We send out this short piece on flame retardants to explain why they are dangerous, where they are in our environment, and why Environment and Human Health, Inc. is working on a project to change the policy to better protect the public's health from exposures to them. "In 1977, The U.S. Consumer Product Safety Commission (CPSC) announced the ban of children's pajamas containing the flame-retardant commonly known as Tris because it was carcinogenic. The pajama use of Tris was banned - but unbelievably, it is still being used today in baby products such as nursing pillows, car-seats, crib mattresses, high-chairs, etc." Flame retardants have become ubiquitous in our environment.
Nancy Alderman, President, Environment and Human Health, Inc. http://www.ehhi.org http://ehhijournal.org
1191 Ridge Road, North Haven, CT 06473 (phone) 203-248-6582
Recent research suggests that chemicals used as flame-retardants are rapidly building up in the bodies of people and wildlife around the world. The concentrations of these chemicals in tissues appear to be approaching levels in American women that could harm the developing nervous systems of fetuses, infants and children.
In the United States there has been no action to regulate flame-retardants in a way that would protect human health, and instead their use continues to rise. About half of the 135 million pounds of flame-retardants used worldwide in 2001 were applied to products in North America.
Scientists who specialize in human tissue body burdens say that they haven't seen a chemical build up in human bodies and the environment as quickly as that of some flame-retardants in almost half a century. The flame-retardants are as potent and long lasting as PCB's and DDT- chemicals that began to accumulate in the environment and human tissues in the 1950's and were banned in the 1970's. Even if many flame-retardants were banned today, they would endure in the environment for decades.
In 1977, The U.S. Consumer Product Safety Commission (CPSC) announced the ban of children's clothing containing the flame-retardant commonly known as Tris because it was carcinogenic. The pajama use of Tris was banned - but unbelievably, it is still being used today in baby products that are made with polyurethane foam - such as nursing pillows, car-seats, crib mattresses, high-chairs, etc. To be exposing our smallest children is truly outrageous..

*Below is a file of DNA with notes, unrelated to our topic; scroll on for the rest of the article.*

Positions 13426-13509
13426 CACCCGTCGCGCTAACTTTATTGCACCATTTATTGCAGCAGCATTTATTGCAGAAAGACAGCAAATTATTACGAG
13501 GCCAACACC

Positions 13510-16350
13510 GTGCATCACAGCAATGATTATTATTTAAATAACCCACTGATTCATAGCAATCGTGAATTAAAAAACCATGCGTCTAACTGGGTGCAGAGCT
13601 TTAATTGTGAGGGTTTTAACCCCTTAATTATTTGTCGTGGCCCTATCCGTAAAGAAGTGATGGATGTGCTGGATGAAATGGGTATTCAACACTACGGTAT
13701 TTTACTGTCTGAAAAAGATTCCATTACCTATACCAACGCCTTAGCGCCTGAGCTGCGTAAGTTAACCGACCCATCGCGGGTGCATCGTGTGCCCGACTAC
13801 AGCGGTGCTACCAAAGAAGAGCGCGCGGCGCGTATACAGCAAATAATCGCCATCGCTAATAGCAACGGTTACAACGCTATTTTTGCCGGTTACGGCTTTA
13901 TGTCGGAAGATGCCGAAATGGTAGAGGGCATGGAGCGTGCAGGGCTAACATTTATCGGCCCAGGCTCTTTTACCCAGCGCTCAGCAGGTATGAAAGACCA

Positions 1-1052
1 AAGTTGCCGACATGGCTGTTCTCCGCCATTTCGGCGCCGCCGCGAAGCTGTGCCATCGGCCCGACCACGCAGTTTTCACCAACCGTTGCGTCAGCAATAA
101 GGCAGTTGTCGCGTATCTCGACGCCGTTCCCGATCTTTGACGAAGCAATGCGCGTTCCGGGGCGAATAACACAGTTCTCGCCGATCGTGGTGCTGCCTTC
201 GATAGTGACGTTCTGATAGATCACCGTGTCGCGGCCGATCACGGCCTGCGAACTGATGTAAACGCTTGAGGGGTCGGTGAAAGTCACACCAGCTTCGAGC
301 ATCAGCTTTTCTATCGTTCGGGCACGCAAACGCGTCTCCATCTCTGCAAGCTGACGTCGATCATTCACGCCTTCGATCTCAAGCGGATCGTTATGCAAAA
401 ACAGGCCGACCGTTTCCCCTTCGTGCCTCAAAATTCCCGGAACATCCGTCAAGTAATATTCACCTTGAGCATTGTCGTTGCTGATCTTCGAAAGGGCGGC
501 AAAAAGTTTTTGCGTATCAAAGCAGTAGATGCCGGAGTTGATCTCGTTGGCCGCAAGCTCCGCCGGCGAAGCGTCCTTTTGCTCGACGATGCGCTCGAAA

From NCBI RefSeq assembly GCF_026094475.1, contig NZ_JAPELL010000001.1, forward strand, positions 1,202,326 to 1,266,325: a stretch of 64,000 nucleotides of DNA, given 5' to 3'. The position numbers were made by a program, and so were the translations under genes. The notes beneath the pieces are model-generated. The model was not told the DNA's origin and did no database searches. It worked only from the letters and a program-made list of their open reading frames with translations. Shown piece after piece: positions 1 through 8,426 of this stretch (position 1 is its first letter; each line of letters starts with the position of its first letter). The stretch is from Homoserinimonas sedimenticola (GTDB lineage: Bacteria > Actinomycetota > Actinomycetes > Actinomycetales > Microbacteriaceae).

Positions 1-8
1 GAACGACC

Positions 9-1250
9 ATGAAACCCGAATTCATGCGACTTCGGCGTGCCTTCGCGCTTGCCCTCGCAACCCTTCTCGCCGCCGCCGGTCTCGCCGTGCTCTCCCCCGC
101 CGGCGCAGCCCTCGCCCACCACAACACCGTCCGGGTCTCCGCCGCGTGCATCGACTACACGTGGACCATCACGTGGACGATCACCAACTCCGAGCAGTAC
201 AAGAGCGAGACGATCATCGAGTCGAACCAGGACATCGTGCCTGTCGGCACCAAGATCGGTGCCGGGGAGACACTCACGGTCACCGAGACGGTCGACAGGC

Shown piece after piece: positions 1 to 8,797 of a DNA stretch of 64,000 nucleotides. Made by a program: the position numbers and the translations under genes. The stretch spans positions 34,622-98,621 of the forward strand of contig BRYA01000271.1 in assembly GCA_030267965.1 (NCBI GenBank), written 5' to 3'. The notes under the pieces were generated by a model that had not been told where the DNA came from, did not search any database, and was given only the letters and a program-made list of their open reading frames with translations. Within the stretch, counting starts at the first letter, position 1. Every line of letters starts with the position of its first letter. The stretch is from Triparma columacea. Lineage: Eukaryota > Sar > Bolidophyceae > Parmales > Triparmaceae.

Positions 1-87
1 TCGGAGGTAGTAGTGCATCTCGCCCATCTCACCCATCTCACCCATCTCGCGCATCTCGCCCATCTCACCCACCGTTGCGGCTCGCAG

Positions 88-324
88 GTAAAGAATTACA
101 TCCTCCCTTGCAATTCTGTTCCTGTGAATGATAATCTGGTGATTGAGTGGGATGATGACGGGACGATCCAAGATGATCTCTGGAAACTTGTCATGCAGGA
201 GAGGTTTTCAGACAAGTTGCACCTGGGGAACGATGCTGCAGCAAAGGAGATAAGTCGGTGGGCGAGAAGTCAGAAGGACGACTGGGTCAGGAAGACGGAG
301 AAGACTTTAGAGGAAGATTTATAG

Animal studies have shown that flame-retardants affect thyroid hormone functions and can impair the developing central nervous system and brain. In 1999, Swedish researchers discovered much greater amounts in human breast milk than had been detected twenty-five years earlier. Subsequent studies have found an even sharper rise in U.S. women, leading some researchers to conclude that flame retardants levels in North Americans are 10 to 20 times higher than in Europeans and are doubling at a rate of every four to six years. This has raised concern among many scientists and environmental health advocates.
Flame-retardants can cross the placenta, exposing the fetus. Infants are also exposed to flame-retardants through breast milk. Children take in flame-retardants from many sources and these will persist in their bodies though adulthood.
Researchers say the effects on children are likely to be subtle - not mental retardation or disability, but measurable changes in children's intelligence, memory hyperactivity and hearing. "We're concerned about learning and memory and some behavioral effects and hearing loss," Birnbaum said.
Dr. Linda Birnbaum, the EPA's director of toxicology, said, "there is no question that the chemicals are altering thyroid hormones. Altering thyroid hormones during fetal development can affect how the brain functions."
What disturbs scientists the most are that some flame-retardants have striking similarities to PCB's which were widely used as insulating fluids in electrical transformers until they were banned in the 1970's because they were collecting in the tissues of people and wildlife.